MANCHESTER, England — The former Anglican bishop of Chester, England, has joined the Catholic Church.
Peter Forster, 71, is the fourth Anglican bishop to be received into the Catholic faith in less than a year and the fifth to become a Catholic in the past two years.
He served as bishop of Chester for 22 years until his retirement in 2019 and was received into the Catholic Church in the Archdiocese of St. Andrews and Edinburgh, Scotland, where he now lives with his wife, Elizabeth. The private ceremony was understood to have taken place late last year, but Forster did not wish to make his move public.
The Church Times, a London-based Anglican newspaper, learned about his decision and ran a story Feb. 4. Forster, when approached by Catholic News Service Feb. 6, declined to comment.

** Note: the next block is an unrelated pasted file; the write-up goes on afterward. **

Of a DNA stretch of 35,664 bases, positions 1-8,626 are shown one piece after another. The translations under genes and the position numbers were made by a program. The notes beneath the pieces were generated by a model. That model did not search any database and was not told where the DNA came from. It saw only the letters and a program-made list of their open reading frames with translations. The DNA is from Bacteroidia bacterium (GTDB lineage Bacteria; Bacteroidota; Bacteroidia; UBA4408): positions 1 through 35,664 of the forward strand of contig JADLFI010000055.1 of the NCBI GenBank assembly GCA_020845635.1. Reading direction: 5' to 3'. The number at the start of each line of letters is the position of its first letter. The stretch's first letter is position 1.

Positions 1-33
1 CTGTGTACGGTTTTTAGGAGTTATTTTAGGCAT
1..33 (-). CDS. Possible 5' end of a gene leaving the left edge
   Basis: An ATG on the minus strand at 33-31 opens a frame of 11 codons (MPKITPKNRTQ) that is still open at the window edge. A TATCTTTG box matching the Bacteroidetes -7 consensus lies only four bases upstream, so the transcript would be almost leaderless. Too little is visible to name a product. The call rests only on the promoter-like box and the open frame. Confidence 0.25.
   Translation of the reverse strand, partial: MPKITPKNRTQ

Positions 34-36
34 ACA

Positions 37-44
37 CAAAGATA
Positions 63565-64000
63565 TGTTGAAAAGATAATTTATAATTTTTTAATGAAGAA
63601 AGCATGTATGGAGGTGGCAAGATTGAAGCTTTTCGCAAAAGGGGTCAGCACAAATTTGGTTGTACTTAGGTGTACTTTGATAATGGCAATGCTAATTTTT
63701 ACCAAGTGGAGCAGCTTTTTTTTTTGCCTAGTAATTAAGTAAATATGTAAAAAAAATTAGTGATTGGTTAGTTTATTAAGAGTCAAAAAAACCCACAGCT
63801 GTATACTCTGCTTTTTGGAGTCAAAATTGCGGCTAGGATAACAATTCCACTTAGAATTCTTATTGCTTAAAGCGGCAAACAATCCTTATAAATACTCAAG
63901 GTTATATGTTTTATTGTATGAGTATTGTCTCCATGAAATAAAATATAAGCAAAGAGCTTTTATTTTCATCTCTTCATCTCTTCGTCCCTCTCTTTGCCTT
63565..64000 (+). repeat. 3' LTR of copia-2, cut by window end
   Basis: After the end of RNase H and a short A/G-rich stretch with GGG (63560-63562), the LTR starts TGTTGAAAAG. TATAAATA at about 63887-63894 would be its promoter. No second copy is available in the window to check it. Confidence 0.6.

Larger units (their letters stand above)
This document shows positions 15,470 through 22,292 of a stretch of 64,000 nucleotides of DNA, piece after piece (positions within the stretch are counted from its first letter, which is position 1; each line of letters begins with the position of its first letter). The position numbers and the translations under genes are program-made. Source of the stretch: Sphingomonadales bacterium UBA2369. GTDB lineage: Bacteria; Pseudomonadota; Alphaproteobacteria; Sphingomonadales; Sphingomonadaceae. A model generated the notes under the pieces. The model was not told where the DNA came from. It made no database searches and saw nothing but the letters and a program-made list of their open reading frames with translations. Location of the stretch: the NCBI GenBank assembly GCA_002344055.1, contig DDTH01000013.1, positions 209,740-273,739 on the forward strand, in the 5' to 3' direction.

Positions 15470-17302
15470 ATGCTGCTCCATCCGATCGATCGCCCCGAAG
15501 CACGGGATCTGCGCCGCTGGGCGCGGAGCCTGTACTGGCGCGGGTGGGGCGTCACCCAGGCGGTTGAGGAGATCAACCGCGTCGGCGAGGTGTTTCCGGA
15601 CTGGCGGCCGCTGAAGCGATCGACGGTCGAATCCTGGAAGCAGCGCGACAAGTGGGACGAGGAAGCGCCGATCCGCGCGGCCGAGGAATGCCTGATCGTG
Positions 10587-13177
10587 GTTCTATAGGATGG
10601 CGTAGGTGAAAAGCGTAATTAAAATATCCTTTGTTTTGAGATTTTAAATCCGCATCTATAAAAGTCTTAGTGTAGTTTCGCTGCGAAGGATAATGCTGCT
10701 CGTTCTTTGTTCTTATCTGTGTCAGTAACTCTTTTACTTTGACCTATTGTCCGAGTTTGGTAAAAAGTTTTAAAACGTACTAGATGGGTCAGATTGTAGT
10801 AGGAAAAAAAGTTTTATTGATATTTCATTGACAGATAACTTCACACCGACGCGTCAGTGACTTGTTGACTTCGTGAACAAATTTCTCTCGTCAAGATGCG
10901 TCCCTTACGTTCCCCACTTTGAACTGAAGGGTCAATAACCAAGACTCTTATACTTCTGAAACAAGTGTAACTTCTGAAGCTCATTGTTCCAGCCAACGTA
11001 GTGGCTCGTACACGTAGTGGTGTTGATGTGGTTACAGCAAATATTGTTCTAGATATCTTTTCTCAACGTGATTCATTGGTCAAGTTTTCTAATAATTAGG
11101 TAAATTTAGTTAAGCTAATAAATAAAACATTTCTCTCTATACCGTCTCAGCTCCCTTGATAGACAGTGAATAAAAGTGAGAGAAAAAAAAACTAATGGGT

Gavin Ashenden, a former traditionalist Anglican bishop and chaplain to Queen Elizabeth II, said Forster's reception was significant.
Writing in the Catholic Herald, he said that a decade ago, "people would have laughed" at the suggestion that high-profile Evangelical Anglican bishops would be joining the Catholic Church. Most bishops joining the Catholic Church have come from members of the Anglo-Catholic wing of the Church of England.
But an "entirely new reconfiguration of spiritual and theological fault lines is developing," Ashenden said in his Feb. 5 article. He said many other Anglicans are recognizing that "the power and vivacity of lived Catholic tradition has become the antidote to the perversity of progressive political ambition."
"The flow of Anglican refugees has only just begun," said Ashenden, who became a Catholic in 2019.
Although Forster was a supporter of women's ordination, he strongly opposed the redefinition of marriage to include same-sex couples.